Theater

“Peter and the Starcatcher” a joyful season opener for Albany Civic Theater

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“Peter and the Starcatcher” a joyful season opener for Albany Civic Theater

Peter and the Starcatcher, a prequel to Peter Pan, made a splash off – and then on – Broadway earlier this decade and was highly regarded when it toured; unfortunately, I missed the New York City and touring productions, and as a fan of the Dave Barry/Ridley Pearson book upon which it was based, have been looking forward to seeing it for some time. I wasn’t sure what to expect, going into Albany Civic’s production – but am happy to tell you I left having laughed so hard I cried.

Three orphan boys (Steve Maggio, David Quinones and Jacob Luria) are put upon a ship, setting sail to an uncertain future; once on board, they meet Molly (Aeshly Grace) who is guarding a trunk with mysterious contents. The evil Black Stache (Evan Jones) and his crew take over another ship and go after Molly’s ship in an attempt to get the trunk; Molly and one of the boys, orphaned so long he has never been given a name, team up to save the trunk and end up on Mollusk Island, which is filled with murderous inhabitants, a man-eating crocodile, and mermaids, with the pirates in hot pursuit.

Director Brian Sheldon had a momentous task before him in bringing the show to life; the production is very fast-paced, it has a fairly large cast (on Albany Civic’s somewhat small stage), there’s singing, dancing, music, actors playing multiple roles, full-cast costume changes, complete with wigs, set pieces that rotate and props that have to be hauled on and off quickly. It isn’t flawless, but it’s close – and the flaws are almost part of the charm. The set itself (designed by Adam Coons, who also plays the pirate Smee) is rustic, imparting an air of a well-worn ship, and the actors are mainly portraying pirates and sailors – so a wig or costume slip, a slight timing error, or a choreography misstep is more endearing than annoying. The actors are having the time of their lives playing up there, and their joy is passed along to the audience.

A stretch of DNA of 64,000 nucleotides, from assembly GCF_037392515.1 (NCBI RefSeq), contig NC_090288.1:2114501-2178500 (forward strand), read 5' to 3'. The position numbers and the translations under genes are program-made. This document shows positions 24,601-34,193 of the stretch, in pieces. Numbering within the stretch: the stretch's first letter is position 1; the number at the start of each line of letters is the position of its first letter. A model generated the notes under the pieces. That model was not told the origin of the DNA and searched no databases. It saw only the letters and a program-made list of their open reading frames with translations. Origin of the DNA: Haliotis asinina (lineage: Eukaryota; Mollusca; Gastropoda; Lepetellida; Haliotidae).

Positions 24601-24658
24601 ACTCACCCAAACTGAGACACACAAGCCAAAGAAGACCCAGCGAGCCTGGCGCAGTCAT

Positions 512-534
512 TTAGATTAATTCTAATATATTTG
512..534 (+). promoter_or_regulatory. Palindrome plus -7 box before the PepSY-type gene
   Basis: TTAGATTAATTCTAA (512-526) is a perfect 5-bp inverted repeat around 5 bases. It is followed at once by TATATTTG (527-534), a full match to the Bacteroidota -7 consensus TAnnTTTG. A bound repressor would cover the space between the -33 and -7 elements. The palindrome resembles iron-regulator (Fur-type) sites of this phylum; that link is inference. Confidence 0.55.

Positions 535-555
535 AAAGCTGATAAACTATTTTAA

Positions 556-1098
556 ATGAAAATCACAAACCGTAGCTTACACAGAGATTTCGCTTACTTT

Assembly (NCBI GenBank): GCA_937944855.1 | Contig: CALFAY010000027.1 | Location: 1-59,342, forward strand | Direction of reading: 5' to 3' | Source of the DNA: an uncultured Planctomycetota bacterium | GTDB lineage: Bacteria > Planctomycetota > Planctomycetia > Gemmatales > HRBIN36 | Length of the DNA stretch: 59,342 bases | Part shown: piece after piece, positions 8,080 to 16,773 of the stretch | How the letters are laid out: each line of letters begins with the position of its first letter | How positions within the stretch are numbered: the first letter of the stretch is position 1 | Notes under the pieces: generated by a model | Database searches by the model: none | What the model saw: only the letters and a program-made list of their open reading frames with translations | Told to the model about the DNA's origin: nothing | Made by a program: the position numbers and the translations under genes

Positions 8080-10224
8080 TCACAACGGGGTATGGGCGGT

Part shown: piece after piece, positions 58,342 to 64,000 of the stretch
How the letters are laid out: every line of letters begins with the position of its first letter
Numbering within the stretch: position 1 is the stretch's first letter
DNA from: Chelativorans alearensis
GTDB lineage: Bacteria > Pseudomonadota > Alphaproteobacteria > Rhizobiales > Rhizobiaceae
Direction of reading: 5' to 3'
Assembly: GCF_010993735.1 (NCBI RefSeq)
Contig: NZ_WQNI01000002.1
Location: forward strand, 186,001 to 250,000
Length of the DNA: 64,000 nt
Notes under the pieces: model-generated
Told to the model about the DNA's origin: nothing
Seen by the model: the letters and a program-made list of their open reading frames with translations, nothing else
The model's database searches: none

There is some serious talent on stage in this production, and the group as a whole has the comedic timing down to a science. Jones, as Black Stache, was the standout – his asides and mugs to the audience are comedy gold. His scenes with Coons are a delight – the two of them work beautifully together. Quinones, as Ted, the perpetually hungry orphan, had the audience rolling with his love/hate relationship with a pineapple, and Kevin X. McNamara, as Molly’s caretaker Mrs. Bumbrake, has his typical strong stage presence and plays a woman without going for the cheap laughs a gender-swap usually entails.

There are a million ways this show could go wrong, yet Sheldon has brought together just the right people, both onstage and off, and directed a piece that’s comedic genius. Kudos to him for taking on something this difficult and nailing it and to Albany Civic Theater for kicking off their season with a certified hit.

“Peter and the Starcatcher,” Albany Civic Theater, 235 Second Ave., Albany, through September 24, $18-$10, Run time: 2 hours and 15 minutes with a 15-minute intermission, (518) 462-1297, www.albanycivictheater.org

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